A coalition of five English councils has launched a judicial review to challenge Transport for London (TfL) and the mayor of London’s decision to expand the Ultra Low Emission Zone (ULEZ) to outer London boroughs.
The London boroughs of Bexley, Bromley, Harrow and Hillingdon and Surrey County Council have brought legal action following TfL’s announcement in November 2022 that it would expand the scheme in August 2023 despite some opposition from certain areas in outer London and beyond including concerns over how it is being delivered.
The coalition will challenge the expansion in the High Court on five grounds: failure to comply with relevant statutory requirements; unlawful failure to consider expected compliance rates in outer London; the proposed scrappage scheme was not consulted upon; failure to carry out any cost benefit analysis; and inadequate consultation and/or apparent predetermination arising from the conduct of the consultation.
Cllr Ian Edwards, Leader of Hillingdon Council, said: “Our position has remained unchanged from when TfL’s plans were first mooted – ULEZ is the wrong solution in outer London as it will have negligible or nil impact on air quality but will cause significant social and economic harm to our residents.
“We shared this view in our response to the TfL consultation last summer and we’ve said it since when the plans were confirmed in November. Now, we’ll say it in the courts.
“We believe Sadiq Khan’s decision to impose this scheme on outer London boroughs is unlawful – his spending nearly £260m of public money without any cost benefit analysis. Hillingdon, and the other coalition local authorities wouldn’t dream of making decisions in this fashion.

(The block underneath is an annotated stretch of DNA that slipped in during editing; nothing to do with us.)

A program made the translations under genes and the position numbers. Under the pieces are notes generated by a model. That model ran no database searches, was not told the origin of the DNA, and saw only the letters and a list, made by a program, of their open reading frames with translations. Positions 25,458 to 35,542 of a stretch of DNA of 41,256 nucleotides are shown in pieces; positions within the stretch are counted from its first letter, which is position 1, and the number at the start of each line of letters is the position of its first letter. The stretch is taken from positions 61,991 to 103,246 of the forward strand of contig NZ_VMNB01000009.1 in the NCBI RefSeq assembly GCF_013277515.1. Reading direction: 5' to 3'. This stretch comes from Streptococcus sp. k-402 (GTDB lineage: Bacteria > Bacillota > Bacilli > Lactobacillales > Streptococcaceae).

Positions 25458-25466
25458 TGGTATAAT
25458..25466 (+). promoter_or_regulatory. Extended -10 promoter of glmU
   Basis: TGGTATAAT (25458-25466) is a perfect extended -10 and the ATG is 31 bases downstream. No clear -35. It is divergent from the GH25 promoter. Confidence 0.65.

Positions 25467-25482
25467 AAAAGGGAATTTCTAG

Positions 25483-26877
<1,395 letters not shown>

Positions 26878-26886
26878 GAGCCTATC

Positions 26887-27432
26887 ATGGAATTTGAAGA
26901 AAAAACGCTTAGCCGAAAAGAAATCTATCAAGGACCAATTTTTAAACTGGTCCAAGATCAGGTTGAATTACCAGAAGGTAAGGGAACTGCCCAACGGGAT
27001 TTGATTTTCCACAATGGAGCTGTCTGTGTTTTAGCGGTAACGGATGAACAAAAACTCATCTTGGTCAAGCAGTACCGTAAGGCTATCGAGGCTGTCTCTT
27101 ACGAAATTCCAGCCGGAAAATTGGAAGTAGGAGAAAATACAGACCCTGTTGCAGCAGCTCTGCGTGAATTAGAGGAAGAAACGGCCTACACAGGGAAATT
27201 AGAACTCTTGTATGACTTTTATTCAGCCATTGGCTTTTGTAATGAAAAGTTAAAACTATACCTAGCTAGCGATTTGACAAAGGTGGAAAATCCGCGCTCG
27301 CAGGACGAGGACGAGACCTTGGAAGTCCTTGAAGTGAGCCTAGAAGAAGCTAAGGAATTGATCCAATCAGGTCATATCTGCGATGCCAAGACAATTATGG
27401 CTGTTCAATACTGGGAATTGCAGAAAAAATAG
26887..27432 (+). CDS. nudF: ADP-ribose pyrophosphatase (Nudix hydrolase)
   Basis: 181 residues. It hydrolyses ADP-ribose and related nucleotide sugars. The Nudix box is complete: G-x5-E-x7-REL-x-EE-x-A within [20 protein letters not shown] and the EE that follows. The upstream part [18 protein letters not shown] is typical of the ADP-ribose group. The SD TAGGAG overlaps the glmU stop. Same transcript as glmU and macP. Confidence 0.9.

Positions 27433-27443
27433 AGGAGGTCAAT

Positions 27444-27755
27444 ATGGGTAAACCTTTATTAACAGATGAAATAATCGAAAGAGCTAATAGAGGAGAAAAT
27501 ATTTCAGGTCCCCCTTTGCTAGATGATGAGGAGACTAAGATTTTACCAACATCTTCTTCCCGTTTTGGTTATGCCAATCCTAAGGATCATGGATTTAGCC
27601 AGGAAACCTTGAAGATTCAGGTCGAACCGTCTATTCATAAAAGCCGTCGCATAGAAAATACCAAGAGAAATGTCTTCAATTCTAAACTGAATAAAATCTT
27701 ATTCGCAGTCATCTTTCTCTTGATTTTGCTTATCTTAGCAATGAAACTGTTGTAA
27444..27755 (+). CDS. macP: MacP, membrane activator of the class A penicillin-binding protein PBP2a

“The predominant effect of ULEZ expansion will be to financially cripple already struggling households, further isolate the elderly and harm our local economy with negligible or no improvement to air quality.
“Investment in improved transport links – on a par with those in areas within the existing ULEZ – is the better way to reduce car use.”
While neither City Hall nor TfL has yet been served with a judicial review claim, a spokesperson for the mayor of London told the BBC. “We will be defending any challenge to this vital scheme.
“The mayor urges the councils involved to abandon this costly and unnecessary legal challenge and instead focus on the health of those they represent.”
Currently, drivers of the most polluting cars have to pay £12.50 a day if they cross the boundary, which is within the UK capital’s north and south-circular orbital roads. The expansion of the zone would cover the whole of London and border areas of Surrey, Kent, Buckinghamshire, Essex and Hertfordshire.
The announcement of the impending legal action came the same week as the 10th anniversary of Ella Adoo-Kissi-Debrah’s death. She is the only person in the UK with air pollution listed as a cause of death on her death certificate.
It also came after City Hall released a report on the first year of the ULEZ expansion to inner London, which it claimed had had a ‘transformational impact’ on emission levels and air pollution, and analysis from climate charity Possible, which claimed that several of the outer London boroughs to have expressed opposition to ULEZ expansion rank among the worst in London in terms of the number of electric vehicle (EV) charger installations.